Monk Stray

This is a large open area of grassland, with a few stands of mature and younger trees. There are several access points around the perimeter allowing to cross it as a route in various directions including connecting to other foothpaths through open grassland to the north. The remnants of the historic Monk Stray are divided into four distinct areas: The grassy parkland known as Heworth Stray, two areas of rough grazing land to either side of the Malton Road, and the privately leased golf course.

Cared for by:
City of York Council

Joseph Rowntree Walk and Flood Plain

A long riverside footpath and cycle track leading from the city centre all the way out to Skelton. This section goes between Scarborough rail and bike bridge to Water end, and has a large flood plain with levy banks. There are many mature and young trees including, Lombardy Poplar, Willow, Lime, Maple and Walnut. This area regularly floods in the winter.

Heslington Church

The space around the church has mature and young trees, a wildflower meadow and short cut grass. One Oak in particular is several hundred years old.

Cared for by:
Heslington Church

Leeman Park

A large area of flood plain with long grasses, wildflowers, well established Weeping Willows and Lombardy Poplar, and young stands of new woodland. There is a paved public cycle and footpath leading from the centre of town to Jubilee terrace, and a footpath/track following the river as far as Water End and around to the RSPCA kennels.

The Friends of Leeman Park are a newly formed group of volunteers from around the Leeman Road Area. The volunteers all have a shared vision to improve and maintain their local area. The map on this page shows the areas the group have committed to working on. The group intend to work in Back Park and the Cycle Way into town from the Leeman Road area.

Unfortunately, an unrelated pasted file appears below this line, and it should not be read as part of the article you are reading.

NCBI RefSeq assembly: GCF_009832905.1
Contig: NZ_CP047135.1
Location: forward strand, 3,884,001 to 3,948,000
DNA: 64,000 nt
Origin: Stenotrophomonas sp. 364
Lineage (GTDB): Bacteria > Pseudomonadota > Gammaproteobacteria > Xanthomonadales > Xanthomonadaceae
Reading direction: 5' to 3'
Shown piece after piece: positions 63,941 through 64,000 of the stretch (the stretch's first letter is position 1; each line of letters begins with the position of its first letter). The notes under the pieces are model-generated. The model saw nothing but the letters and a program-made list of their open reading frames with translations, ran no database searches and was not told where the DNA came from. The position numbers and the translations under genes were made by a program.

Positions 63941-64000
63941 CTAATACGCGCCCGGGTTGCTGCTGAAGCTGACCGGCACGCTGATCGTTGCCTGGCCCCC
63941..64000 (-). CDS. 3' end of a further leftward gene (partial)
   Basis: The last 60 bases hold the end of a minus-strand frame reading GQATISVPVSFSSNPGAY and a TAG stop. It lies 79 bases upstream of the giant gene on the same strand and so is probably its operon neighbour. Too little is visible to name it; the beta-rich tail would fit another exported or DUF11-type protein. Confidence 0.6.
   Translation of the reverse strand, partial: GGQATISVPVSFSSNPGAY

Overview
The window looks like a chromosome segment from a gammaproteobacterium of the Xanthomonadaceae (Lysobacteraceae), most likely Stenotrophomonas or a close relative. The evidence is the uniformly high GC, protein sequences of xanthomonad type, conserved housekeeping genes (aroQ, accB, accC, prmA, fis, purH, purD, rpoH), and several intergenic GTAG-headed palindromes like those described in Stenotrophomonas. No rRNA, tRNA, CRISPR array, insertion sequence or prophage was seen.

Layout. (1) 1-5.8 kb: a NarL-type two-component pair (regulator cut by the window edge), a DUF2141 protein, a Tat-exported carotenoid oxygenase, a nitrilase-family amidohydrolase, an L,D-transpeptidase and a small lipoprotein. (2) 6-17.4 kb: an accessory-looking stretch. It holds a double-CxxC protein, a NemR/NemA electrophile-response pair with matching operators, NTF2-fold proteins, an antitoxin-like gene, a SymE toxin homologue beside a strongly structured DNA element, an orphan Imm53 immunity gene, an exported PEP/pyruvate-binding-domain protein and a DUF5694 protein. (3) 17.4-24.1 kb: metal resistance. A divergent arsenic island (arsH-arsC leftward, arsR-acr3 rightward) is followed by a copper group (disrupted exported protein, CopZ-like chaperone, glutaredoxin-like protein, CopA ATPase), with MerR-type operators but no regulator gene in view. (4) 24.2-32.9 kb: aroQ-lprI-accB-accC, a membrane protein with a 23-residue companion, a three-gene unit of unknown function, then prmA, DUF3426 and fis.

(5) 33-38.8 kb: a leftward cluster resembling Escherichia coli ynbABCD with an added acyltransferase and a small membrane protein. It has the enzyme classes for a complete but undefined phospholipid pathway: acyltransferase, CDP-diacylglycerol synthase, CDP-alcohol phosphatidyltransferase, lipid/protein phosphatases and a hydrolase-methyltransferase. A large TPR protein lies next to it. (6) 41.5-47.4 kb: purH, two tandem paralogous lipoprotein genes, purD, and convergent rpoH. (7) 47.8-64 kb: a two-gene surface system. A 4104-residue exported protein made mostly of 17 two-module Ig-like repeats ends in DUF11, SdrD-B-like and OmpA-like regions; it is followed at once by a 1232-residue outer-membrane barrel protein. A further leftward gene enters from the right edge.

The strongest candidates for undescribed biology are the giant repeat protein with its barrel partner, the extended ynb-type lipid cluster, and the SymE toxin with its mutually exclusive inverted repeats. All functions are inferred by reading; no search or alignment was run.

Friends of Leeman Park are always looking for volunteers. As much or as little as you wish to give will be beneficial to their group and community. They’re looking for all different types of people, practical people who can help with maintenance on the ground, as well as people who are interested in taking an administrative or planning role.

Cared for by:
Friends of Leeman Park

Things to help out with here:

Heathside

This little-known site is accessible from New Lane, just south of Heathside. The site features flower-rich meadows and an abundance of ponds. An unsurfaced path follows the site perimeter creating a circular walk.

Goddards, Tadcaster Road
Chesney Fields

A large grassy open space suitable for sporting activity. The site also includes a children’s play area with seating. A shared footpath/cycle path cuts across the site.

Cared for by:
City of York Council

Diamond Wood

This site is a young woodland covering 24 hectares planted to celebrate the Queen’s Diamond Jubilee. A small area of older woodland can be found running along the eastern edge. The woodland has been planted on a low hill which offers excellent views of the land to the south of York.

Cared for by:
The University of York

 

Askham Richard Village Pond, The Weir

A traditional village pond with lots of ducks, seating and opposite a pub. A nice place to take a break when on a long cycle ride or walk.

The Edible Wood, York Museum Gardens

This well hidden garden can be accessed through a gate found behind the abbey ruins in The Museum Gardens. It is located at the back of York Art Gallery, but cannot be accessed via the gallery. The garden was opened in 2015 and features an abundance of edible plants and shrubs from around the world

Cared for by:
York Museums Trust

Things to help out with here:
Garden maintenance